Governmental watchdog soon to investigate Canadian companies abroad
On January 17, 2018, the Government of Canada (Government) announced two new initiatives to strengthen Canada’s approach to responsible business conduct for Canadian companies operating abroad, namely, the creation of an independent Canadian Ombudsperson for Responsible Enterprise (Ombudsperson) and a multi-stakeholder Advisory Body on Responsible Business Conduct (Advisory Body). These initiatives are founded on the Government’s commitment to advance human rights by supporting Canadian companies in operating responsibly and improving access to remedy for alleged human rights abuses arising from Canadian company operations abroad. The Government will soon be clarifying how these entities will operate. In the meantime, here are the highlights.
Canadian Ombudsperson for Responsible Enterprise
The Ombudsperson’s mandate will be to investigate allegations of human rights abuses arising from Canadian corporate activity abroad. This person will operate with a budget that allows him/her to conduct independent investigations, be appointed through an order-in-council that will determine the specifics of the mandate and the related responsibilities and carry out his/her duties full-time for a term of up to five years.
For the moment, based on the information provided by the Government, we do not know if complaints can be submitted from other countries or only from Canada. The process for submitting a complaint will include an appeals process to ensure that companies accused of abuses are treated in a clear, predictable and transparent manner.
As part of the Ombudsperson’s mandate and investigative powers, he/she will among other things have the ability to:
- undertake collaborative fact-finding;
- initiate independent fact-finding, even without the submission of a complaint;
- report throughout an investigation; and
- made recommendations to parties involved in the complaint, as well as to the Government.1
If a company refuses to cooperate in the process, the Ombudsperson can recommend denial or withdrawal of certain Government services (e.g., trade advocacy support and the financial support of Export Development Canada) as an interim measure or as a final recommendation.
Multi-stakeholder Advisory Body on Responsible Business Conduct
The Advisory Body will comprise experts in civil society and industry and will report to the Minister of International Trade. Its role will be to advise the government on the effective implementation and further development of its laws, policies and practices addressing the social responsibility of Canadian companies operating abroad, in particular with the creation of new laws and regulations. The Advisory Body will help the Government determine the Ombudsperson’s mandate and investigative procedures.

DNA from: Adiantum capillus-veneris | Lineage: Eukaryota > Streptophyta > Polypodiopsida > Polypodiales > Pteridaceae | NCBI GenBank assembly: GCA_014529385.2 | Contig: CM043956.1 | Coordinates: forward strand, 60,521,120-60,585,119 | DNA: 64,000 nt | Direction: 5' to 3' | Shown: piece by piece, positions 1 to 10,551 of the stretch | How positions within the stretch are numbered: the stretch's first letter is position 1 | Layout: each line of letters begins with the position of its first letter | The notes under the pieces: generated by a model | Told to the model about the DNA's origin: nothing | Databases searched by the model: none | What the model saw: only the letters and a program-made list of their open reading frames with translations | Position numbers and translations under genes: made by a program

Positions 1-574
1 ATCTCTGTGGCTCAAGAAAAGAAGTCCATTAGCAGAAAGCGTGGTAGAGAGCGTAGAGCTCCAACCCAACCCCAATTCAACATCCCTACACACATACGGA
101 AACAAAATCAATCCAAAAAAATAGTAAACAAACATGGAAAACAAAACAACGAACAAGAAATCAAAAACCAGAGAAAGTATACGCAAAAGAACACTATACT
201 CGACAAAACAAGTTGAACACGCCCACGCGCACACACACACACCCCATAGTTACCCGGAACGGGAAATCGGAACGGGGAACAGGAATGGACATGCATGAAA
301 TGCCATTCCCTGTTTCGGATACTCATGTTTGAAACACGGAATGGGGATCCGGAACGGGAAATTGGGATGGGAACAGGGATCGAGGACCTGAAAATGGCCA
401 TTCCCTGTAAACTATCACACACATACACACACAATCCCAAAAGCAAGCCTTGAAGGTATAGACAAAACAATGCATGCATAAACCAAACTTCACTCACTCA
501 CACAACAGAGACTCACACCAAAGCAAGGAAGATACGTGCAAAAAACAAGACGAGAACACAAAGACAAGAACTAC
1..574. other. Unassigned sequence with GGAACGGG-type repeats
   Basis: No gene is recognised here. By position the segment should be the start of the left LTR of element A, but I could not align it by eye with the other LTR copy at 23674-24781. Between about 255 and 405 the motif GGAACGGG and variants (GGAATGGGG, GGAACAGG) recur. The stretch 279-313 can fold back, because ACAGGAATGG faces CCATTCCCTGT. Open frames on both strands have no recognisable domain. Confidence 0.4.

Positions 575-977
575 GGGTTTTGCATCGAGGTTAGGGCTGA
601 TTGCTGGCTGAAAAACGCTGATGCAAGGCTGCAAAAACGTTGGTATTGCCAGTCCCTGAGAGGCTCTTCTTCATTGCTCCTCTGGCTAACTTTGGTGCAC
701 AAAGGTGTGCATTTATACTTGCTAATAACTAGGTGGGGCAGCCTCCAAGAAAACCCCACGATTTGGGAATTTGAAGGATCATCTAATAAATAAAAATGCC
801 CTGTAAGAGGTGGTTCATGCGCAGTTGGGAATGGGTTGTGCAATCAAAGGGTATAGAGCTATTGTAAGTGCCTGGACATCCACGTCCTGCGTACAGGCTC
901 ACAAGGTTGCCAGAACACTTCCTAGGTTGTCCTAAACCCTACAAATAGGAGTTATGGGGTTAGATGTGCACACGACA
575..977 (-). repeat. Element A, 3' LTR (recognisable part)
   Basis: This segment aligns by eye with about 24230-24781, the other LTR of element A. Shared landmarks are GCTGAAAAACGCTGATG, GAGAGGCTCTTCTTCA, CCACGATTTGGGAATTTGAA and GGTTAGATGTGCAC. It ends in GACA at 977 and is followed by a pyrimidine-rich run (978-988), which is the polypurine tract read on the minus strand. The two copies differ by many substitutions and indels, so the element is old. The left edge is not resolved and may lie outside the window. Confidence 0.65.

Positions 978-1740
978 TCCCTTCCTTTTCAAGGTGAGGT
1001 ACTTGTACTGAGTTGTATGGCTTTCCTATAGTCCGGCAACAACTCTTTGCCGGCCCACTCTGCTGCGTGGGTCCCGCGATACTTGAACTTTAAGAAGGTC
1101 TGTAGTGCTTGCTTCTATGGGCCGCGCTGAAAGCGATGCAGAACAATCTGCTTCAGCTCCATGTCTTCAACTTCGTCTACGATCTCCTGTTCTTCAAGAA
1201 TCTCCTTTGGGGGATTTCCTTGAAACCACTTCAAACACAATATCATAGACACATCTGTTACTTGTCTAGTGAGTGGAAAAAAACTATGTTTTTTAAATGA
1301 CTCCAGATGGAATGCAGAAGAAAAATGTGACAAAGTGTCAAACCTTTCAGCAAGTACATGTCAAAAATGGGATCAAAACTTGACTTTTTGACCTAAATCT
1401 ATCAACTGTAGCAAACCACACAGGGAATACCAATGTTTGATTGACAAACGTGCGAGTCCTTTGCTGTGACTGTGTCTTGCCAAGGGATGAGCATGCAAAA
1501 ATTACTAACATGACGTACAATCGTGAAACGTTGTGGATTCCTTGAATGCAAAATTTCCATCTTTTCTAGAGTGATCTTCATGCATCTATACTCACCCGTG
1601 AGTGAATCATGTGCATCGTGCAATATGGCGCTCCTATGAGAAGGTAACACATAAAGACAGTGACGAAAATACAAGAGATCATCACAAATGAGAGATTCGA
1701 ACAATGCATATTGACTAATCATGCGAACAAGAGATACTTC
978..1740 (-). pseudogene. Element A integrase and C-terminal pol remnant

Members of the Advisory Body will participate on a voluntary, non-paid basis. They will meet four times annually, but may hold additional meetings as necessary.
Consequences for Canadian companies
The Government’s initiative will not impose new obligations for Canadian companies operating abroad: they are already legally held to respect applicable human rights and Canadian laws and are encouraged to operate in compliance with international corporate social and environmental responsibility standards, such as the Guiding Principles on Business and Human Rights2 and the OECD Guidelines for Multinational Enterprises 3.
The purpose of creating the Office of the Ombudsperson and the Advisory Body is to implement a complaint and independent investigation process for Canadian companies operating abroad that violate existing human rights standards. Although the international standards are not mandatory for Canadian companies, the Ombudsperson’s investigations and recommendations will be made public, which could damage the reputation of Canadian companies. The Government is also considering imposing sanctions for companies found to have violated international standards, such as withdrawing trade advocacy support or making them ineligible to government financial support.
While the Ombudsperson’s mandate will initially focus on the mining, oil and gas and garment industries, it is expected that the mandate will be expanded to add new business sectors in its second year.
The Government announced that both entities will take office as soon as possible, but did not give a specific date for the adoption of the order-in-council.
The authors wish to thank law student Antoine Bourget-Rousseau for his help in preparing this legal update.
1 Responsible business conduct abroad, http://www.international.gc.ca/trade-agreements-accords-commerciaux/topics-domaines/other-autre/faq.aspx?lang=eng (consulted on January 18, 2018).
2 Office of the United Nations High Commissioner for Human Rights, Guiding Principles on Business and Human Rights, HR/PUB/11/4, 2011, http://www.ohchr.org/Documents/Publications/GuidingPrinciplesBusinessHR_EN.pdf.
3 OECD, OECD Guidelines for Multinational Enterprises, OECD Edition, 2011, http://dx.doi.org/10.1787/9789264115439-en.